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In this beautiful section of Homily Five, St. Isaac speaks of how ever-present and close God is to us through his angels and in his actions on our behalf.  Why would we be anxious about anything, he asks?  We have a God set on our salvation, who does not abandon us in our sin but makes use of every opportunity to raise us up.  We must not let anything steal the peace that comes to us from this knowledge.  Rather, we must mortify ourselves and never let any opportunity pass us by to serve another or give alms; for in doing so we comfort "His image" - we console Christ Himself in the suffering poor.  

God makes use of everything in His Providence to raise us out of sin - He administers sicknesses in body for health of our soul and allows temptations and trials to come to raise us out of negligence and idleness.  He orders all things for our profit and in this we are to learn that God alone is our deliverer.  We are to use our life in this world for repentance so that we can come to share in our eternal inheritance.  

Afflictions spur us on and lead to remembrance of God.  It is this remembrance of God that creates a connectivity with Him and draws down His mercy.  "Remember God that He too might always remember you."

Isaac reminds us to seek help before it is needed.  That is, "before the war begins, seek after your ally; before you fall ill, seek out your physician; and before grevious things come upon you, pray, and in the time of your tribulations you will find Him . . . "  Faith must be fostered throughout the course of our lives and our relationship with the Lord allowed to deepen.  It is in this that confidence in the spiritual life comes.  Fear and destructiion comes from neglect.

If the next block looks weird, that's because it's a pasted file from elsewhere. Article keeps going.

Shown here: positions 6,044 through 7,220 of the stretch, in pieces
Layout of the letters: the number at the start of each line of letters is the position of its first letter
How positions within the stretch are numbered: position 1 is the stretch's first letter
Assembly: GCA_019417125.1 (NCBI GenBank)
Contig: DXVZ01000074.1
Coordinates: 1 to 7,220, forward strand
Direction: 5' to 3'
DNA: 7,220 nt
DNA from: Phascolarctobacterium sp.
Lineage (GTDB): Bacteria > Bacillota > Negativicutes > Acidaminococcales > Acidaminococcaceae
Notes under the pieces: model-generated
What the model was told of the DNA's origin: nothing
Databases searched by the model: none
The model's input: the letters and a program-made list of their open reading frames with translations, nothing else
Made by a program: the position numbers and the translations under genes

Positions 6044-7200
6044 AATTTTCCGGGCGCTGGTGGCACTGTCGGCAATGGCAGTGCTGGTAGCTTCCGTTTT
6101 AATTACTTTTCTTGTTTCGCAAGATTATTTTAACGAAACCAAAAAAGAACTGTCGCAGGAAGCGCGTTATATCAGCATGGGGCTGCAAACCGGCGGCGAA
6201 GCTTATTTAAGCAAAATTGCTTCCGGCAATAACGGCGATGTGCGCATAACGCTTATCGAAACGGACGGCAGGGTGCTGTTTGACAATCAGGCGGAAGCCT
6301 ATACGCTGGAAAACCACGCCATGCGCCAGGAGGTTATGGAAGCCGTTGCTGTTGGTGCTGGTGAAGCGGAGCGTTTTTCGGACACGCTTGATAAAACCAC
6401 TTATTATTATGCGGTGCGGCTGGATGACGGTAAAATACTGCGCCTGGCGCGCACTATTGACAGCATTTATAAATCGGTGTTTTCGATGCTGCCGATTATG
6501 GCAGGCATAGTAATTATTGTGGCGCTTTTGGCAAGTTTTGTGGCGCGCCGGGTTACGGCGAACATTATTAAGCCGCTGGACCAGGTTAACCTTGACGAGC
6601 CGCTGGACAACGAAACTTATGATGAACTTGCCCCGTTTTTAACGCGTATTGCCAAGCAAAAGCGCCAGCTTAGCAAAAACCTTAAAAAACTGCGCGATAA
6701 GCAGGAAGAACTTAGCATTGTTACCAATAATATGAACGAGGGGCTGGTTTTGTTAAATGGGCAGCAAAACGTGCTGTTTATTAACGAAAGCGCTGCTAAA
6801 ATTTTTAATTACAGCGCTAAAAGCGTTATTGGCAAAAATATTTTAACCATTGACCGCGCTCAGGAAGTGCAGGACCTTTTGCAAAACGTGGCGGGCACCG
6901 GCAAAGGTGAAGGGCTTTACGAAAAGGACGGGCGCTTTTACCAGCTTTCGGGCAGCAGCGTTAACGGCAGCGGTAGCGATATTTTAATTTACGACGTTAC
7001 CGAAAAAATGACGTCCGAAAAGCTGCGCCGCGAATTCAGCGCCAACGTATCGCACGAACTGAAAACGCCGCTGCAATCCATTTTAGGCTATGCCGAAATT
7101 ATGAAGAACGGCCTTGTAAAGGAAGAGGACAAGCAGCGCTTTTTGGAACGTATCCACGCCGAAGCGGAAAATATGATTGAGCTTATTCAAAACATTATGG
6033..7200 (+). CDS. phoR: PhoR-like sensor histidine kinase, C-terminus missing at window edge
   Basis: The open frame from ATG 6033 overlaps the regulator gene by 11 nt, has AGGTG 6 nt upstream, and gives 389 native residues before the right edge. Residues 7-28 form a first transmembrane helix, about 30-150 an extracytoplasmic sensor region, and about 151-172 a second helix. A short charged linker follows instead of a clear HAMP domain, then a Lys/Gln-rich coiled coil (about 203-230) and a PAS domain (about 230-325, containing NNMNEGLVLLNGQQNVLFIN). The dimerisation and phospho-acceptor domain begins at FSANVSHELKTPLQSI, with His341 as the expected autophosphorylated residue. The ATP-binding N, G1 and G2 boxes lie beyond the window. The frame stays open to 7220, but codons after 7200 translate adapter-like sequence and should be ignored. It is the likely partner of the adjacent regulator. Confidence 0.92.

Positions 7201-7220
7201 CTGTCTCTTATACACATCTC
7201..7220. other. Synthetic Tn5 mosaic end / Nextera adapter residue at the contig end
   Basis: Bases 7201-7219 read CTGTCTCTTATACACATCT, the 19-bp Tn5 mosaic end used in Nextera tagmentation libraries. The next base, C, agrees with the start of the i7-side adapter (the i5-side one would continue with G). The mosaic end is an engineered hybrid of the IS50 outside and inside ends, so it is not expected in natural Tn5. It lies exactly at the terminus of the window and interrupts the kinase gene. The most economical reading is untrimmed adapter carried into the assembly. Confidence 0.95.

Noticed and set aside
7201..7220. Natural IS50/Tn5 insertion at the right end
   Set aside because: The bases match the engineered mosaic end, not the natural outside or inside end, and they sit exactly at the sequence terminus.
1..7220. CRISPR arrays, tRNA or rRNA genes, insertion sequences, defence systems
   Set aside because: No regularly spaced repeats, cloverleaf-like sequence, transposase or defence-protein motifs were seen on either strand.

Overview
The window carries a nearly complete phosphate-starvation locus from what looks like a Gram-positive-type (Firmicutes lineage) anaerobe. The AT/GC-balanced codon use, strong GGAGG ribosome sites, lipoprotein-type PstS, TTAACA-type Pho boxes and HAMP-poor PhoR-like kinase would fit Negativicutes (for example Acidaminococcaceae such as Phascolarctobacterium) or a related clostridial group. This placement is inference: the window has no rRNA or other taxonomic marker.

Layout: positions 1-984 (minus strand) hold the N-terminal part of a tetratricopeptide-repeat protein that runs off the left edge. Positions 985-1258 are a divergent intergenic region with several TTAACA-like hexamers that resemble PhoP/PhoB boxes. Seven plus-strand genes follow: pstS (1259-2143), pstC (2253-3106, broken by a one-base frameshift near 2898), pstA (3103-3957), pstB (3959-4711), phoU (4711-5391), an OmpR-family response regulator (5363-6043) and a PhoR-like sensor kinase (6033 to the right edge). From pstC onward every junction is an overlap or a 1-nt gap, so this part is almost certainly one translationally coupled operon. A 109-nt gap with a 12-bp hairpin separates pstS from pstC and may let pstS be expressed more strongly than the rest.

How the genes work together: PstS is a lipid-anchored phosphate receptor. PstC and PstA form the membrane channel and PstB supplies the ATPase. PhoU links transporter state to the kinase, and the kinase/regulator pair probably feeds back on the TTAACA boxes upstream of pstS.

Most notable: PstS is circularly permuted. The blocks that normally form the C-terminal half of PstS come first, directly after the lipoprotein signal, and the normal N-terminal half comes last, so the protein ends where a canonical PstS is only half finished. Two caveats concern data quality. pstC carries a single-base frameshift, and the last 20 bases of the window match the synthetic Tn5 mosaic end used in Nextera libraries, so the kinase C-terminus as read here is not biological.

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Where is spiritual joy to be found? What does it mean to be a lover of virtue? How does one show mercy to those who have fallen? Where does sloth begin?  These are the fundamental questions St. Isaac the Syrian begins to address in Homily Two.  

In a few rather difficult paragraphs we are instructed not to become overly focused on the experience of the Kingdom and what it will be like.  While it might be something that in some measure can be known noetically, it is not like our experiences in this life.  Our focus should rather be on the pursuit of virtue and purifying the nous.  The good things of heaven are incomprehensible and we must not let thinking about them become a distraction for us.